Kroto Schools Laboratory

Learning about chemistry starts well before university. We run activities to support learning in schools and colleges for students in years 12-13, ranging from lab classes and analytical workshops to careers advice.

The Kroto Schools Laboratory is resourced and run by professional chemists. Sessions are suitable for students, particularly in KS5, to conduct experiments that develop their practical skills and technical knowledge.


Our laboratory classes and analytical workshops introduce students to practical chemistry in a modern, well-equipped university environment.

Find out what's on offer


Request a visit

We are now taking requests for academic year starting 2019-2020. For more information, please follow the link below.

Request a visit



Buckyball Science Series

In our Buckyball Science Series videos you will learn how small a Buckyball is, and where it sits on the 'Scientific Scale'. You can also learn how to make your very own model Buckyball, and find out about marvellous molecules and chemical reactions.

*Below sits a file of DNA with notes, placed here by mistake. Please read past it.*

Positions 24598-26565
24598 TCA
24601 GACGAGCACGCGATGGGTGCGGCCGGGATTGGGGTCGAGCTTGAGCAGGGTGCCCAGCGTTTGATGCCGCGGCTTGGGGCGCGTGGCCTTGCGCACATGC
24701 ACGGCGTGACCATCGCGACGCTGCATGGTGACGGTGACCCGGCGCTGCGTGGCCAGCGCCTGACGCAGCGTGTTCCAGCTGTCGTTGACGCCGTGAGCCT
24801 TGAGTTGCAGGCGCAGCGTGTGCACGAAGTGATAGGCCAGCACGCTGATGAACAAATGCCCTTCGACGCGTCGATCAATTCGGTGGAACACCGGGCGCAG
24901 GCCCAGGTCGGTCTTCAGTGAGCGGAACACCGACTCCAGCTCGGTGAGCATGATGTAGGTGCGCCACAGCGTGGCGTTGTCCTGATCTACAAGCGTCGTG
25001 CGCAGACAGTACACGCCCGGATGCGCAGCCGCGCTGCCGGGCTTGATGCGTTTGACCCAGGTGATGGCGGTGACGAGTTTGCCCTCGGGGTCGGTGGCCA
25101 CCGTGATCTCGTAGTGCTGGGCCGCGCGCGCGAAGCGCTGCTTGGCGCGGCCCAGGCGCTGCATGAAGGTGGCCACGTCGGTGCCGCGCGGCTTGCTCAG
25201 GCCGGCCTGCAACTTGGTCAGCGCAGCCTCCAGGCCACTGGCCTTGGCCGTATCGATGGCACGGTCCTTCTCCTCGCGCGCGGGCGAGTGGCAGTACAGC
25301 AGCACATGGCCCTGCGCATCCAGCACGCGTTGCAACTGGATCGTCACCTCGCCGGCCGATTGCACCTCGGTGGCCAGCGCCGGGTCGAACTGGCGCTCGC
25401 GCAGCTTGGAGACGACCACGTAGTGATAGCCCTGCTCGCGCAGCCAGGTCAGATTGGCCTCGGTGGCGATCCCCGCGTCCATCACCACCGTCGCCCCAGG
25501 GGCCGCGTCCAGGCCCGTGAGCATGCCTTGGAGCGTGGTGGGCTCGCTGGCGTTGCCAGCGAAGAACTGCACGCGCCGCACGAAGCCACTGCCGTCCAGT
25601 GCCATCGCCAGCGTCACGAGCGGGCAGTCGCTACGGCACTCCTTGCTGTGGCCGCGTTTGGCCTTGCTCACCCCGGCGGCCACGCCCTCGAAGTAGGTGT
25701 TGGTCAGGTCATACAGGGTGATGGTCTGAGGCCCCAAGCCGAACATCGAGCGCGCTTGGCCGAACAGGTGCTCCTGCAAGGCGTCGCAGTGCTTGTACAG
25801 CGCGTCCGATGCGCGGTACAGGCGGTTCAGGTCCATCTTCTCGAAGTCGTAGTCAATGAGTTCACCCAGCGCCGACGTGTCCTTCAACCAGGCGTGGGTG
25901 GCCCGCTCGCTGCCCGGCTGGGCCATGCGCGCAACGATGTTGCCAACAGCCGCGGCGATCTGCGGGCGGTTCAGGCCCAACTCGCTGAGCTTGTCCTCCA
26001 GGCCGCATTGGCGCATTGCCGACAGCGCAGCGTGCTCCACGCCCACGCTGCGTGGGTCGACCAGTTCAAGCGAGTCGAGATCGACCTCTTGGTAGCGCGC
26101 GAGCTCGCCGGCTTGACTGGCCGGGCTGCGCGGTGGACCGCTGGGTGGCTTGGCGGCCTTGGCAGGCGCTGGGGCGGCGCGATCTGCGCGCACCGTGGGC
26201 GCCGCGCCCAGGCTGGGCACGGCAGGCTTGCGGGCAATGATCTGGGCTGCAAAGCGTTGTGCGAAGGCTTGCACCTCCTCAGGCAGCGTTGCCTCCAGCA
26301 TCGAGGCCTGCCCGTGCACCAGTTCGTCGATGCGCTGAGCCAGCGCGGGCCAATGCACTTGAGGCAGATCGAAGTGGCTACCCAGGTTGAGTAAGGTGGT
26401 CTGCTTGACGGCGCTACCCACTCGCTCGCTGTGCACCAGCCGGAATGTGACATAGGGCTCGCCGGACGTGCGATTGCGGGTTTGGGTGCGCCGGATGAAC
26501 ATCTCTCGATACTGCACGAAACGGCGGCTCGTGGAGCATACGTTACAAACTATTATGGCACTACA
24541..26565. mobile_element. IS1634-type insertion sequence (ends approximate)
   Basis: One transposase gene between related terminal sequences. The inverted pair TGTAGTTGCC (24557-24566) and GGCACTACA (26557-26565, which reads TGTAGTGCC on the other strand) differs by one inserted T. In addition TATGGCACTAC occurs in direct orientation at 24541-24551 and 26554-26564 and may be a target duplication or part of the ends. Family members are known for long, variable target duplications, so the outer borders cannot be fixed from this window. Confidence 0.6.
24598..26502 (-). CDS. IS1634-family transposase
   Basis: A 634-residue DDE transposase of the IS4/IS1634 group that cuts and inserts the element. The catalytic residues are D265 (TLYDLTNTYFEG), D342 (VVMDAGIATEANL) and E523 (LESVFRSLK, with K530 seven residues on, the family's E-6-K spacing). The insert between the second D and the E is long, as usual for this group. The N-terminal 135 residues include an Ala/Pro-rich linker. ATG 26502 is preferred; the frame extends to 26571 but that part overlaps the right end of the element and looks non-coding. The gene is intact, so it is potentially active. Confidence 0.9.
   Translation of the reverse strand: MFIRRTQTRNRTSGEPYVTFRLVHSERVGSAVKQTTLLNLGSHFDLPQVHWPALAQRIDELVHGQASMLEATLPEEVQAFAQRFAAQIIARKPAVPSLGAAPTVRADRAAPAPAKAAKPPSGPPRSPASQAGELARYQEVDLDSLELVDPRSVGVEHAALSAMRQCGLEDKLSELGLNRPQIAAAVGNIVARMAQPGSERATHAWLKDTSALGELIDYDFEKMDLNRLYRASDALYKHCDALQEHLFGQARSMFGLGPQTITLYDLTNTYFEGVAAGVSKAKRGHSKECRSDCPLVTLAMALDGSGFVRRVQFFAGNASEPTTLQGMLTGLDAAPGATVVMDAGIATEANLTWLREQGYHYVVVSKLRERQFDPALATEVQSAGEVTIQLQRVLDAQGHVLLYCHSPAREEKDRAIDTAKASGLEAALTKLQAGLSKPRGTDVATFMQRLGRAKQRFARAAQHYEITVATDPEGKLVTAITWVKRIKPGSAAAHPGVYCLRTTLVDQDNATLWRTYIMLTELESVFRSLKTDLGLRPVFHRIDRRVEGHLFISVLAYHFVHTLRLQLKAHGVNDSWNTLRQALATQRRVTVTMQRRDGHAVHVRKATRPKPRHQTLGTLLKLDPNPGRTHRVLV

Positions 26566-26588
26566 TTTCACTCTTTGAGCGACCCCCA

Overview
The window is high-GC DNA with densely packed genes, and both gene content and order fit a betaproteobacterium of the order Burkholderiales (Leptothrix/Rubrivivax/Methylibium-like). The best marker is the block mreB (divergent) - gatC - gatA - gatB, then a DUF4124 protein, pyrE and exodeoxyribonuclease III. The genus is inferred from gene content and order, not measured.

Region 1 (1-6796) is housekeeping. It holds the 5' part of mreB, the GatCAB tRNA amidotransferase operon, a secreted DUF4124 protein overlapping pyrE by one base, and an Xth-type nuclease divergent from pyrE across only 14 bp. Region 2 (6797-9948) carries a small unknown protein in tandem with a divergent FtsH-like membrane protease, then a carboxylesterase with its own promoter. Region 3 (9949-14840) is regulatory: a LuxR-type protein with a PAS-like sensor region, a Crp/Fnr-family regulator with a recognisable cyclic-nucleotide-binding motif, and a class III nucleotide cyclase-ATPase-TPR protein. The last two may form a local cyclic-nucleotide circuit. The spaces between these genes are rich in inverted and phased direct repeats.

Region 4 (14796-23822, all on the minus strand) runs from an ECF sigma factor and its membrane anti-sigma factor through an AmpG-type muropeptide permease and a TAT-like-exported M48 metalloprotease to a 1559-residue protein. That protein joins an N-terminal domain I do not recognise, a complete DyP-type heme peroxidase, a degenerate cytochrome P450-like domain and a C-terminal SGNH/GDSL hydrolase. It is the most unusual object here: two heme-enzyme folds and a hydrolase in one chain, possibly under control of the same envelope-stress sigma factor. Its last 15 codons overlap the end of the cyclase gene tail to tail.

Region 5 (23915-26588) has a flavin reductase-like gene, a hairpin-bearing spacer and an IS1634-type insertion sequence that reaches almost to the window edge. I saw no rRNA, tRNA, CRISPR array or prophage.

Build your Buckyball


Edible Experiments

Join Dr Joanna Buckley as she explores the chemistry behind food: from finding out why mustard burns your nasal passages but chillies don't, and why you might taste boiled potatoes when you eat cheddar cheese, to how beetles can make a surprising contribution to our food.

Edible Experiments

About Professor Sir Harry Kroto

In 1958 Professor Sir Harry Kroto arrived as an undergraduate student at Sheffield to study chemistry. He graduated with a first class BSc honours degree followed in 1964 by a PhD.

Harry went on to become a leading chemistry researcher and, in 1996, was awarded the Nobel Prize in Chemistry for his discovery of a new form of carbon, buckminsterfullerene.

Buckminsterfullerene stands alongside the two other well-known forms of carbon - diamond and graphite. The extraordinary molecule consists of 60 carbon atoms arranged in a sphere, the hexagon and pentagon pattern exactly matching the design of most footballs.

The configuration reminded Kroto of the geodesic domes designed by the architect Buckminster Fuller, hence the name "buckminsterfullerene", or 'buckyballs'.

Harry was passionate about sharing his love of science and ran science activities with school children all around the world. The University of Sheffield continues Sir Harry's legacy by running workshops to inspire and enthuse school children about buckminsterfullerene and chemistry.

Find out more about Sir Harry and the University of Sheffield:

Professor Sir Harry Kroto